Think you saw a rat in your house? It can be unnerving to think you have uninvited critters at home with you. Being prepared is the best way to combat a rat problem so here are some facts about them that can help you diagnose your problem, or at least give you an idea of what to look out for and when to give us a call!The Basics
Rats will use nearly any means possible to gain access to food, water and harborage. They are good climbers with excellent balance and can use wires, pipes, and even gutters to find entry points into homes. Rats are also very capable swimmers making them right at home along waterways and in sewers. There have even been reports of rats entering homes through toilets. They are most active at night, but can be seen foraging during the day.
The two rats that most commonly infest homes are the Norway rat and the roof rat. Both species can measure nearly a foot from nose to tail as adults. However, the Norway rat is the heavier and larger bodied of the two rodents, averaging nearly one pound fully grown.
Norway rats have a blunt snout, small ears, and their tail is about as long as the combined length of their body and head. Their fur is typically reddish-brown, but can vary in color from mostly grey to dark brown. Norway rats spend much of their time on the ground where they have easy access to garbage or other readily available food sources. They are also known to dig underground burrows that can cause damage to landscape and even undermine the foundation of homes. Indoors, Norway rats will nest in wall voids, attics or other similar spaces found throughout a home.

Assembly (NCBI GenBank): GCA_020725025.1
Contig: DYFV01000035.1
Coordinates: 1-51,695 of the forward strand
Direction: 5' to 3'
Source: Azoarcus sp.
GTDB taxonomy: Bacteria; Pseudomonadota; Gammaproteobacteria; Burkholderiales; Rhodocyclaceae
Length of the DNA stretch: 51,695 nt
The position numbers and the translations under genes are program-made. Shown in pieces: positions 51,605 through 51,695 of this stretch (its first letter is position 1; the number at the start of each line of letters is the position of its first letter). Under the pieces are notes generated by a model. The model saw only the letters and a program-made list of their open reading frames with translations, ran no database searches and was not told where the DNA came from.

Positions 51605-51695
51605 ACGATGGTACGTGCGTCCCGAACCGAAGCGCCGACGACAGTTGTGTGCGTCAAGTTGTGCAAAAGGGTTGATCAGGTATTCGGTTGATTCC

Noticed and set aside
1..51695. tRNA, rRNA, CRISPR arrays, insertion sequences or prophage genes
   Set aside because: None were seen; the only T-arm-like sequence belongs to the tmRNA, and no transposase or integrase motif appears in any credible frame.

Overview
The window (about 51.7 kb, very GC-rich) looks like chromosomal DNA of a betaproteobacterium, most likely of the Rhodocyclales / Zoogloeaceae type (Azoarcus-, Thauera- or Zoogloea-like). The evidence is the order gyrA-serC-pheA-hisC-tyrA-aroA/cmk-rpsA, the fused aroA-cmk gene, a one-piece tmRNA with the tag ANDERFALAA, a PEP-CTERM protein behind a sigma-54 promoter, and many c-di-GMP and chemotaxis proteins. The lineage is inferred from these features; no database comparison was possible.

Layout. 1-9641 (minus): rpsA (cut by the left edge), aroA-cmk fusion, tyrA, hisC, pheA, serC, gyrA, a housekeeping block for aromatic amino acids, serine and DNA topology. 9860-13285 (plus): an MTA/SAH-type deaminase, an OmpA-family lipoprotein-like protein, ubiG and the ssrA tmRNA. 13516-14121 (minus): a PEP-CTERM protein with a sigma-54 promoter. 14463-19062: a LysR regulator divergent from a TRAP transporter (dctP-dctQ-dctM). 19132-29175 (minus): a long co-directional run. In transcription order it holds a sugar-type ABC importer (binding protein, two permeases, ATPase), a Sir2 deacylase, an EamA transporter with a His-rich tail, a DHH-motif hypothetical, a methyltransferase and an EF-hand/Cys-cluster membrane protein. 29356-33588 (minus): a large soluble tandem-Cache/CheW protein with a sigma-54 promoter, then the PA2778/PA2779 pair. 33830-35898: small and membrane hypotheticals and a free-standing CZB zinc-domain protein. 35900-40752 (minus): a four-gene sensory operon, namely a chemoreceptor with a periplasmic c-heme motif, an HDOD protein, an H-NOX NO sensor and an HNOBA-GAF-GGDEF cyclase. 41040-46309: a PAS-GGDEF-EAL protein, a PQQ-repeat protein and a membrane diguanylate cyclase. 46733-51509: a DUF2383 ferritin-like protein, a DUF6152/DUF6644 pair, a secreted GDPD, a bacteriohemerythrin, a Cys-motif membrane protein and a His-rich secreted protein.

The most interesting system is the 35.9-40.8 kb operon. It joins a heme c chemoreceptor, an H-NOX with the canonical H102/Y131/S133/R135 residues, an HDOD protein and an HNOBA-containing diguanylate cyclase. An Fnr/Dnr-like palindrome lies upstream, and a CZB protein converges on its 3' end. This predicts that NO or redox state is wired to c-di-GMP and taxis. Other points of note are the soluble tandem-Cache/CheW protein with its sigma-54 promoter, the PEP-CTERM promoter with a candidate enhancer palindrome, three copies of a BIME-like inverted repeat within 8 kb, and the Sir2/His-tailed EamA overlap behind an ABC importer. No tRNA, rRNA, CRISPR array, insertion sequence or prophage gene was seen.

Roof rats are smaller bodied than Norway rats, averaging closer to one-half pound when fully grown. Their snout and ears are comparatively larger than the Norway rat, and their tail is longer than the combined length of their body and head. Fur color can also vary, but is often dark grey or tan with a lighter belly. Having a slimmer frame, roof rats are better adapted than Norway rats to climbing and living off of the ground. They are often seen traveling along power lines or fence tops, and prefer to nest above ground in dense foliage or attics. Roof rats are also generalist feeders, but prefer fruits and vegetables more than Norway rats.
Keeping Rats Out
Controlling both Norway and Roof rats requires a combination of advanced management strategies tailored to the biology of each pest. First, harborage sites and possible food sources must be eliminated. After completing a detailed inspection of your home, we will identify those likely places on your property where rats are living and feeding and determine how to correct those issues. Once those sites have been addressed, a combination of rat-specific trapping and baiting techniques can be used to quickly and safely eliminate the infestation.